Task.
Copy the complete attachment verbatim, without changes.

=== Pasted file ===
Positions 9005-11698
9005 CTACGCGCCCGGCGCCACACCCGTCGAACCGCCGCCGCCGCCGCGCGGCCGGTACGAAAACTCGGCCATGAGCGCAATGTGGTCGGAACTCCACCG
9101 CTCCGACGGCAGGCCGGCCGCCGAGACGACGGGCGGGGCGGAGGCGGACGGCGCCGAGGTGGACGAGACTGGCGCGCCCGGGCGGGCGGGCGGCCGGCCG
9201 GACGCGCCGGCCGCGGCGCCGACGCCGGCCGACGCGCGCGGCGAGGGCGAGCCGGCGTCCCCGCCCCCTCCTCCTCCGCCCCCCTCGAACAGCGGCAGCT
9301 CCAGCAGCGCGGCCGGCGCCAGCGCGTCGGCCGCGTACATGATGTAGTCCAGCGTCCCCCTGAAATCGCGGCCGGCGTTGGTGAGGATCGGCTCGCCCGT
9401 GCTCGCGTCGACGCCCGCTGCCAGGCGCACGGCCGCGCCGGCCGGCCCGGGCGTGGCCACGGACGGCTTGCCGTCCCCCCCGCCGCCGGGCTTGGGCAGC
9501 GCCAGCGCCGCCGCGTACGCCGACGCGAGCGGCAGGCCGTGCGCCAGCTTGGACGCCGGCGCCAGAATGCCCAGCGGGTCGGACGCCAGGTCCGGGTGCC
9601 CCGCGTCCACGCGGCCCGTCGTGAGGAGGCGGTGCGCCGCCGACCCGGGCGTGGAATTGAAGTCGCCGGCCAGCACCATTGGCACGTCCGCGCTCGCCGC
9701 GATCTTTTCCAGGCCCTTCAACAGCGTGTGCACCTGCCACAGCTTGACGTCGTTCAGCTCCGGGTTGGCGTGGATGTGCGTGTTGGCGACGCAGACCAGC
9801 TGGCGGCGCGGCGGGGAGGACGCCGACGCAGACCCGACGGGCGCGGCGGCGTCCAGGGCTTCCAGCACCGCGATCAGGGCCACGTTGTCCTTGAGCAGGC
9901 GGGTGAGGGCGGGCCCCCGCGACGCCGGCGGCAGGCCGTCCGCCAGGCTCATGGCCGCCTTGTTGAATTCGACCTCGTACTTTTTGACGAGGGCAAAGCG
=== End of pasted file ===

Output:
Positions 9005-11698
9005 CTACGCGCCCGGCGCCACACCCGTCGAACCGCCGCCGCCGCCGCGCGGCCGGTACGAAAACTCGGCCATGAGCGCAATGTGGTCGGAACTCCACCG
9101 CTCCGACGGCAGGCCGGCCGCCGAGACGACGGGCGGGGCGGAGGCGGACGGCGCCGAGGTGGACGAGACTGGCGCGCCCGGGCGGGCGGGCGGCCGGCCG
9201 GACGCGCCGGCCGCGGCGCCGACGCCGGCCGACGCGCGCGGCGAGGGCGAGCCGGCGTCCCCGCCCCCTCCTCCTCCGCCCCCCTCGAACAGCGGCAGCT
9301 CCAGCAGCGCGGCCGGCGCCAGCGCGTCGGCCGCGTACATGATGTAGTCCAGCGTCCCCCTGAAATCGCGGCCGGCGTTGGTGAGGATCGGCTCGCCCGT
9401 GCTCGCGTCGACGCCCGCTGCCAGGCGCACGGCCGCGCCGGCCGGCCCGGGCGTGGCCACGGACGGCTTGCCGTCCCCCCCGCCGCCGGGCTTGGGCAGC
9501 GCCAGCGCCGCCGCGTACGCCGACGCGAGCGGCAGGCCGTGCGCCAGCTTGGACGCCGGCGCCAGAATGCCCAGCGGGTCGGACGCCAGGTCCGGGTGCC
9601 CCGCGTCCACGCGGCCCGTCGTGAGGAGGCGGTGCGCCGCCGACCCGGGCGTGGAATTGAAGTCGCCGGCCAGCACCATTGGCACGTCCGCGCTCGCCGC
9701 GATCTTTTCCAGGCCCTTCAACAGCGTGTGCACCTGCCACAGCTTGACGTCGTTCAGCTCCGGGTTGGCGTGGATGTGCGTGTTGGCGACGCAGACCAGC
9801 TGGCGGCGCGGCGGGGAGGACGCCGACGCAGACCCGACGGGCGCGGCGGCGTCCAGGGCTTCCAGCACCGCGATCAGGGCCACGTTGTCCTTGAGCAGGC
9901 GGGTGAGGGCGGGCCCCCGCGACGCCGGCGGCAGGCCGTCCGCCAGGCTCATGGCCGCCTTGTTGAATTCGACCTCGTACTTTTTGACGAGGGCAAAGCG